As we who are affluent, well-educated, and well-connected benefit from the trends toward globalization and increased technology, how will we respond? People typically choose one of two responses, either advocating that we preserve and protect the old jobs and old economic ways or that we let the free market take its course.

But there is another course open to us, and that is to embrace change and the larger economic pie that is generated through economic change. We need to use the riches generated by globalization to make our societies more socially just. To do that, we need to translate individual decision-making into collective decision- making.

As individuals, it is much harder for us to generate social change than it is as groups. We can have greater effect when we work as groups-and we're all members of all sorts of groups, through our places of business or worship, our families, and our communities.

What Can You Do?
What can you do, specifically, to make our social and economic system more equitable? Through your place of business or worship, you can develop social connections to people in communities that are fundamentally different from yours. These connections can serve as bridges, helping to overcome social gaps that separate us by class and race. You can run for local office, in your community or on your school board. You can volunteer to work on state and national political campaigns. Perhaps your place of employment has a retirement account; you can get together with others to be sure it is using your money ethically. You can focus some of your charitable contributions on efforts to decrease the system of privilege in society.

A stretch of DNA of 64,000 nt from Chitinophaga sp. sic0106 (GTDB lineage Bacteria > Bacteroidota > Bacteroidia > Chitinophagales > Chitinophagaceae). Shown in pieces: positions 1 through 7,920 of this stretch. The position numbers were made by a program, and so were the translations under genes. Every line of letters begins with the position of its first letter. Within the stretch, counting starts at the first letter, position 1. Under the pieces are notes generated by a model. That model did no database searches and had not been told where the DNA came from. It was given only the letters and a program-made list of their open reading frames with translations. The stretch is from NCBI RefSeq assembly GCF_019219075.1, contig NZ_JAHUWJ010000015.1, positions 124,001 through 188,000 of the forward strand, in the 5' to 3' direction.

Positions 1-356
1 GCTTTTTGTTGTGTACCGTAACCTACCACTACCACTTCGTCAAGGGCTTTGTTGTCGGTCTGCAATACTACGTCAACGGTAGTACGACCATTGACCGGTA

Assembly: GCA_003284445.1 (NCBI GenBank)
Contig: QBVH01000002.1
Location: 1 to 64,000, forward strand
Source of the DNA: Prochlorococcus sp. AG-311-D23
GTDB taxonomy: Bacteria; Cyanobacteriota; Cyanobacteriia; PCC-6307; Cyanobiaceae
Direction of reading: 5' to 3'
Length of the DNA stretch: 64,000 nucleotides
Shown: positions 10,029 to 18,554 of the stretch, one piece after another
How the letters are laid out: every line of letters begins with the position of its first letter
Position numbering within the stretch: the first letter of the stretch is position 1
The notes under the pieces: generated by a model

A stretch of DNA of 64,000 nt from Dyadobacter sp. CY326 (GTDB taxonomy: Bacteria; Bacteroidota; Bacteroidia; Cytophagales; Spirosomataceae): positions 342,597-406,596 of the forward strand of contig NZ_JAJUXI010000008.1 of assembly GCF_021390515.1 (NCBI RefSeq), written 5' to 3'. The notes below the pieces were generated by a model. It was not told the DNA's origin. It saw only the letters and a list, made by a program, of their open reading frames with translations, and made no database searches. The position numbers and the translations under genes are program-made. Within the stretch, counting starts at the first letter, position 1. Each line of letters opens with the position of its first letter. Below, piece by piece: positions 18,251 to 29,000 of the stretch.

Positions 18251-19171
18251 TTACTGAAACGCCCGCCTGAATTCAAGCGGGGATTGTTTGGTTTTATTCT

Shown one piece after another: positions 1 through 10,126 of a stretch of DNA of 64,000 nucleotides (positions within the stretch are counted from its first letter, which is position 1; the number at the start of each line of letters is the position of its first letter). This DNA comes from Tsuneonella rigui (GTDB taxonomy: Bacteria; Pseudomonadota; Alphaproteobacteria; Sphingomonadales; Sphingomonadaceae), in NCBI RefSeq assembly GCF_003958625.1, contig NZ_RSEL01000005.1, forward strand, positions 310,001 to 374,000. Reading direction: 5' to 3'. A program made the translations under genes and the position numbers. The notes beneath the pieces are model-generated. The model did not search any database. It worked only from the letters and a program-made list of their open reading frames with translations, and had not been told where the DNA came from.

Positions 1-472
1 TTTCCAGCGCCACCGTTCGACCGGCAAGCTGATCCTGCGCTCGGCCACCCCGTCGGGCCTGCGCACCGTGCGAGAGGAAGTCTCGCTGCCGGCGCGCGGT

Our Ethical Responsibility
As the economic pie grows, the default mechanism is that the great social and economic divide widens, because those with power are the wealthy. I think most people are decent and have ethical principles, but to the extent that any of us are making personal decisions in our lives without considering the collective consequences, we are unwittingly allowing our portion of the economic pie to become larger at the expense of those who do not have the same choices available to them. We need to recognize that our personal decisions are ethical choices that have an impact on our society.

I see three major obstacles to taking responsible, ethical action in this area- and all of them are under our control: 1) Denial: not knowing or accepting the truth about what is happening or why it is happening. 2) Escapism: We may say, "Yes, the gap is getting worse, but it's not my problem. I'm fine and my children and grandchildren are fine." 3) Resignation or cynicism: We may say, "It's not going to change. That's just the way it is." I regard this last as the worst of the three. We must be active and positive about what can be done, or nothing is going to change. If we believe that nothing will change, it won't. If we tell ourselves we don't have power, then we don't have power. Affluent people in the United States have more power per person than almost any group in the entire world.

We can use our increased bounty for greater justice and opportunity for more of our people or we can allow the wealth, income, and opportunity gap to widen. It's our choice. The responsibility, ethically, lies with all of us.

1 From a lecture given at Harvard Divinity School's Theological Opportunities Program, "How Many Privileges Are Rooted in Economics?" October 23, 2003, excerpted and adapted by Pamela Gerloff, with permission from Robert Reich.

Robert Reich, J.D., is the Maurice B. Hexter professor of social and economic policy at Brandeis University. He served as U.S. secretary of labor during President Clinton's first term and as director of the policy planning staff of the Federal Trade Commission under President Carter. Formerly a faculty member at Harvard University's John F. Kennedy School of Government, Mr. Reich is also the founder and national editor of The American Prospect magazine. He is the author of ten books, including The Work of Nations , translated into 22 languages, and I'll Be Short: Essentials for a Decent Working Society . In 1993, Mr. Reich was awarded the prestigious Vaclav Havel Vision Foundation Prize by the former Czech president for his pioneering work in economic and social thought.